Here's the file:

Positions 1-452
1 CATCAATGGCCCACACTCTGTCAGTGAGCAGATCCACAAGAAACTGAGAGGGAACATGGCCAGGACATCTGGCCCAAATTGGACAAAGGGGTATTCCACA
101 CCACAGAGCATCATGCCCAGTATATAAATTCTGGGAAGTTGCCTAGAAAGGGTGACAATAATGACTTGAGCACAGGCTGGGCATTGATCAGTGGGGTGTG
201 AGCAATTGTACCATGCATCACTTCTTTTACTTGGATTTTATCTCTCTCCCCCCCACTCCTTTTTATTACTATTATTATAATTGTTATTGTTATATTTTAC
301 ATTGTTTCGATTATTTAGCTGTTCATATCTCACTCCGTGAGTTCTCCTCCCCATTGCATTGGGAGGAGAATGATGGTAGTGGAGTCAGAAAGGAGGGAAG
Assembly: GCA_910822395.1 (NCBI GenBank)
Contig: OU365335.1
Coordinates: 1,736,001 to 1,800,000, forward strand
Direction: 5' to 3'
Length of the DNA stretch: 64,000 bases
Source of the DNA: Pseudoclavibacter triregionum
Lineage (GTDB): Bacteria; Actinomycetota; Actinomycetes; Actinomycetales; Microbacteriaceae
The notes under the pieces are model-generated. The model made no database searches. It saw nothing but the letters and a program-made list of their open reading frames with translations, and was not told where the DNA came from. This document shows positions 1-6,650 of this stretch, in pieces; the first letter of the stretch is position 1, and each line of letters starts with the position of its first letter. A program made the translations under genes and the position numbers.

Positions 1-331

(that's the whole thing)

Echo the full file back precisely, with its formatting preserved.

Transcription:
Positions 1-452
1 CATCAATGGCCCACACTCTGTCAGTGAGCAGATCCACAAGAAACTGAGAGGGAACATGGCCAGGACATCTGGCCCAAATTGGACAAAGGGGTATTCCACA
101 CCACAGAGCATCATGCCCAGTATATAAATTCTGGGAAGTTGCCTAGAAAGGGTGACAATAATGACTTGAGCACAGGCTGGGCATTGATCAGTGGGGTGTG
201 AGCAATTGTACCATGCATCACTTCTTTTACTTGGATTTTATCTCTCTCCCCCCCACTCCTTTTTATTACTATTATTATAATTGTTATTGTTATATTTTAC
301 ATTGTTTCGATTATTTAGCTGTTCATATCTCACTCCGTGAGTTCTCCTCCCCATTGCATTGGGAGGAGAATGATGGTAGTGGAGTCAGAAAGGAGGGAAG
Assembly: GCA_910822395.1 (NCBI GenBank)
Contig: OU365335.1
Coordinates: 1,736,001 to 1,800,000, forward strand
Direction: 5' to 3'
Length of the DNA stretch: 64,000 bases
Source of the DNA: Pseudoclavibacter triregionum
Lineage (GTDB): Bacteria; Actinomycetota; Actinomycetes; Actinomycetales; Microbacteriaceae
The notes under the pieces are model-generated. The model made no database searches. It saw nothing but the letters and a program-made list of their open reading frames with translations, and was not told where the DNA came from. This document shows positions 1-6,650 of this stretch, in pieces; the first letter of the stretch is position 1, and each line of letters starts with the position of its first letter. A program made the translations under genes and the position numbers.

Positions 1-331